VTA Yard Shooting

South Bay Sikh Community Gathers to Remember Victims of VTA Yard Shooting

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The Sikh community in San Jose is mourning the loss of their brother and hero Taptejdeep Singh, one of the nine victims who lost his life in the VTA mass shooting on Wednesday.

At a memorial Saturday evening, the faith community also calling for change when it comes to preventing mass shootings.

Taptejdeep Singh’s brother, Karman Singh said the pain of losing his older brother runs deep and hasn’t gotten any easier as the days go by.

But he is proud of how his brother lived out his last moments. “Did you hear from your brother in those last moments? I wish I did,” he said.

“But his focus was saving other people. His focus was the people around him. What he could do to save them. Not focused on his own life.”

Karman Singh is also comforted by his faith community. Like the one that gathered outside the Sikh Gurdwara Temple in San Jose.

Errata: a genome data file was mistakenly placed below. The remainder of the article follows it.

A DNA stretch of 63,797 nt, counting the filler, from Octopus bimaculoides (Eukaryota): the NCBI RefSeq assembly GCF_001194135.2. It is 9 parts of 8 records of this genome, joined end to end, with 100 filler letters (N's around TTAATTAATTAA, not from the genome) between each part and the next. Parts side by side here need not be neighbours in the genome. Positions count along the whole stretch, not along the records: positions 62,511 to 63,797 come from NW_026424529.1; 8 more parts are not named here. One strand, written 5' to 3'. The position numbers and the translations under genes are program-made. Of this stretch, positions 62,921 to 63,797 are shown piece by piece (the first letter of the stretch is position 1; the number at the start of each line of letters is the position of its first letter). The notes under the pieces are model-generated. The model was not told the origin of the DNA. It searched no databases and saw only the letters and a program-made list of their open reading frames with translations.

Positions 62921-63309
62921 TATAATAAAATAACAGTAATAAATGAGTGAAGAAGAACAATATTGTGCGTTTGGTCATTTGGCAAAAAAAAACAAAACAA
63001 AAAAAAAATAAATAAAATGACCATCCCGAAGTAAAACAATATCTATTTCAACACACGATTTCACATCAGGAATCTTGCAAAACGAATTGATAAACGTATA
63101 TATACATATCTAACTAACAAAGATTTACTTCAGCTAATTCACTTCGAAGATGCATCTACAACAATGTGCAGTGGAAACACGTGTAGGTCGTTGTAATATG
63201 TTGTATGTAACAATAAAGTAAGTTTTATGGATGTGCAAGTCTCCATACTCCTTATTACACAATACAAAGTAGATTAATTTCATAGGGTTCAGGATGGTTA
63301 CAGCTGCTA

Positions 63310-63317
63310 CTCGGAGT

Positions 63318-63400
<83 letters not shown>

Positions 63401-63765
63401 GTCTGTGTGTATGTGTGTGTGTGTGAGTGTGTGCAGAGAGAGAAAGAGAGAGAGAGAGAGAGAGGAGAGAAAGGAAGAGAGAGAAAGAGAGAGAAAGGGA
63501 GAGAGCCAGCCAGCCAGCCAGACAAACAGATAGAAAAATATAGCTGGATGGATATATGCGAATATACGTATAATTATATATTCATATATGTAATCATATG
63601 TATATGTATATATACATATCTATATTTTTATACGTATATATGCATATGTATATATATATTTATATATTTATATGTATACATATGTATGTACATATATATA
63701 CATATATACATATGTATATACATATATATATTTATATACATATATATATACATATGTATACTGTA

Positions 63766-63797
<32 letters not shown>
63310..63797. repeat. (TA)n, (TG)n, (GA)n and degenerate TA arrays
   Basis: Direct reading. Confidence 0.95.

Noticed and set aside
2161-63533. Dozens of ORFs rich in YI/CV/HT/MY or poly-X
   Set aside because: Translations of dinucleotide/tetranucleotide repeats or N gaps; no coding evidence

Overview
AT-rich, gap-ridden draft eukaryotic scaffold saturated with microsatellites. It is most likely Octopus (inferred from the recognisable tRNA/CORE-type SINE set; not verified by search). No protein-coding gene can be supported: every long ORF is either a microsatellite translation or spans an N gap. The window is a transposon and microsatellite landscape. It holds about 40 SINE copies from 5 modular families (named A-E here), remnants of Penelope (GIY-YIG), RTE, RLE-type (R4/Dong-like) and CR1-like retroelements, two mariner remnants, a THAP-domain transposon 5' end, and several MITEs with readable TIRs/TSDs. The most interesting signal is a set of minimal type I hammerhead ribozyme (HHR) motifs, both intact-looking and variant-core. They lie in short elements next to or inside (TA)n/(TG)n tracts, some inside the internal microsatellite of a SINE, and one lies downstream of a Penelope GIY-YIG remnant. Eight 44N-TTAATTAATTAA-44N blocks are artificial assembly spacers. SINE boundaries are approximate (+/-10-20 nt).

The temple opened its doors for a memorial and welcomed victims’ families, friends and those united in grief. Janelle Aguirre, sister of victim Michael Rudometkin said the reality of their loss has not sunk in.

“Never in my wildest dreams did I think this would happen in San Jose, or anywhere this shouldn’t happen. we’re distraught, sad devastated, lost.,” she said.

But through sharing memories, uniting in prayer, and finding strength in embrace. Those who gathered were comforted and committed to making changes for the better.

Board members and the director of the temple and called on local politicians to make substantial changes to prevent such tragedies.

“What should we do in the future to avoid these types of incidents?” said Sukdev Baniwar, Director of the Sikh Gurdwara Temple in San Jose.

“Whether it will be having gun law changes or any other types of changes they we need to make for these…cause it’s happening too much right now.”

Another vigil is scheduled Sunday to pay tribute to Taptejdeep Singh, who was 36 years old and leaves behind a wife and two children.

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